Remember the money you used to build your emergency fund with? Now that you have that emergency fund, that extra money can be used to pay off your debt. As you pay off your debt one at a time, that extra money will continue to grow… like a snowball.
For this step, paying off your debt will be your top priority - just follow these steps:
Step 1: List all your debts - include the dollar amount owed, the minimum payment amount and the interest rate.
Step 2: Choose the debt - you’d like to pay down first. Financial expert Dave Ramsey suggests starting from the smallest debt and working your way up (original definition of “Debt Snowball”). This allows you to feel little “wins” faster. You can also start with the debt that carries the highest interest rate so you pay less in interest overall.
Step 3: Combine the minimum payment with any extra amount you can until that debt is paid off.
Step 4: Repeat these steps with the next debt. Combine the money you allocated for the first debt with the payment for the next debt on your list. You’ll continue to work your way through all remaining debt until you’re completely debt-free. Whenever possible, try to add money to your snowball to accelerate your progress.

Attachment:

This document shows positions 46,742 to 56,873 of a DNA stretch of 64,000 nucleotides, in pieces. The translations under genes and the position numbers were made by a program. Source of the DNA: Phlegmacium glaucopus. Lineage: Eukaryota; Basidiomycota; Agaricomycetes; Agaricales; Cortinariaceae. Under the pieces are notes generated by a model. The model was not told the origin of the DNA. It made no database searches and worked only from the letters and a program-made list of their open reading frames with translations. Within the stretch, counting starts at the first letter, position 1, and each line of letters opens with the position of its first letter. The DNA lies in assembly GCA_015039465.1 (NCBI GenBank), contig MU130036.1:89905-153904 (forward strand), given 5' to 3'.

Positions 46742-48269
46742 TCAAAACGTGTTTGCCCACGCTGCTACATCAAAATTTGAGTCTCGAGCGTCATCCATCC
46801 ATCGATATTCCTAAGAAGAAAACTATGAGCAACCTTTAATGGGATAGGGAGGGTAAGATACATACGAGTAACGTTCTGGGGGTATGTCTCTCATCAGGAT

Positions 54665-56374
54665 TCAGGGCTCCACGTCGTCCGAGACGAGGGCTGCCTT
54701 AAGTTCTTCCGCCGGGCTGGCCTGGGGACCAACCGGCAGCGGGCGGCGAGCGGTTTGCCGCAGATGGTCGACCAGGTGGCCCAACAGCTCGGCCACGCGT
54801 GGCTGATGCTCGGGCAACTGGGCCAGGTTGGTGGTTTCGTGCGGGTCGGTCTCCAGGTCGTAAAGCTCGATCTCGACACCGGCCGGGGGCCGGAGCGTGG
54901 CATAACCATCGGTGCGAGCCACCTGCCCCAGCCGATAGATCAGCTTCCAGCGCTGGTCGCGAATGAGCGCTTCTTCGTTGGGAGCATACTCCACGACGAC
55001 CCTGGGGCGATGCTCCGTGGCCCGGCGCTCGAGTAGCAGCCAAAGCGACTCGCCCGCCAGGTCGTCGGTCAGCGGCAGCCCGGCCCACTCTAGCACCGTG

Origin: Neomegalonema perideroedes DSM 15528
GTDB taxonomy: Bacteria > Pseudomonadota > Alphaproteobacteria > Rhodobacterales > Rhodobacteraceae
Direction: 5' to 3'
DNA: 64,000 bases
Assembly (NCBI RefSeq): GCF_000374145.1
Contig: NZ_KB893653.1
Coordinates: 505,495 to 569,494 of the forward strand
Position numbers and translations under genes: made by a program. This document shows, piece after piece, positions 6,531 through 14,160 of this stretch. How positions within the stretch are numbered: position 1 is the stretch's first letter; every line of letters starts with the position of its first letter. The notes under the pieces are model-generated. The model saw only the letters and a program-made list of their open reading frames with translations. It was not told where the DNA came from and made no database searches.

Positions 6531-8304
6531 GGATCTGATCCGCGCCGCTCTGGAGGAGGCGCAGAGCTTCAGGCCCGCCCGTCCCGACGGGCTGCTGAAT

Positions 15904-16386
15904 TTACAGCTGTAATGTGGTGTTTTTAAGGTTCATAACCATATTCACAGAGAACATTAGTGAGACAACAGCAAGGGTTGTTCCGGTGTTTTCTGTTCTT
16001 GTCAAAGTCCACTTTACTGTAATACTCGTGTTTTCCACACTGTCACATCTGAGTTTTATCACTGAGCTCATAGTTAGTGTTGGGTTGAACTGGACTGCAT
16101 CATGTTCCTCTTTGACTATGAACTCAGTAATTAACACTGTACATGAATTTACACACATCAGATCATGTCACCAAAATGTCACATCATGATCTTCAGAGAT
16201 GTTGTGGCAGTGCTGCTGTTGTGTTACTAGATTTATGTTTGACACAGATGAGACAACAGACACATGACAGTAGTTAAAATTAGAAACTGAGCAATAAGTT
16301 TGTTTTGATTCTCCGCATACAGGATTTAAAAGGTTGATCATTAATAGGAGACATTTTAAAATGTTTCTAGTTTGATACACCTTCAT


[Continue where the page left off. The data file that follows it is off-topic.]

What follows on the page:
Try not to feel discouraged if it is scheduled to take years – you didn’t add the debt overnight. The alternative (making only minimum payments) would take much longer and you’d spend much more in the long run.
Your Turn: Use this Debt-Free Calculator Excel spreadsheet to track and pay down your debt. Or, if you only have a few debts, try our nifty online Debt Elimination Calculator.
Doesn’t this all feel great? You’re on your way to a debt-free life!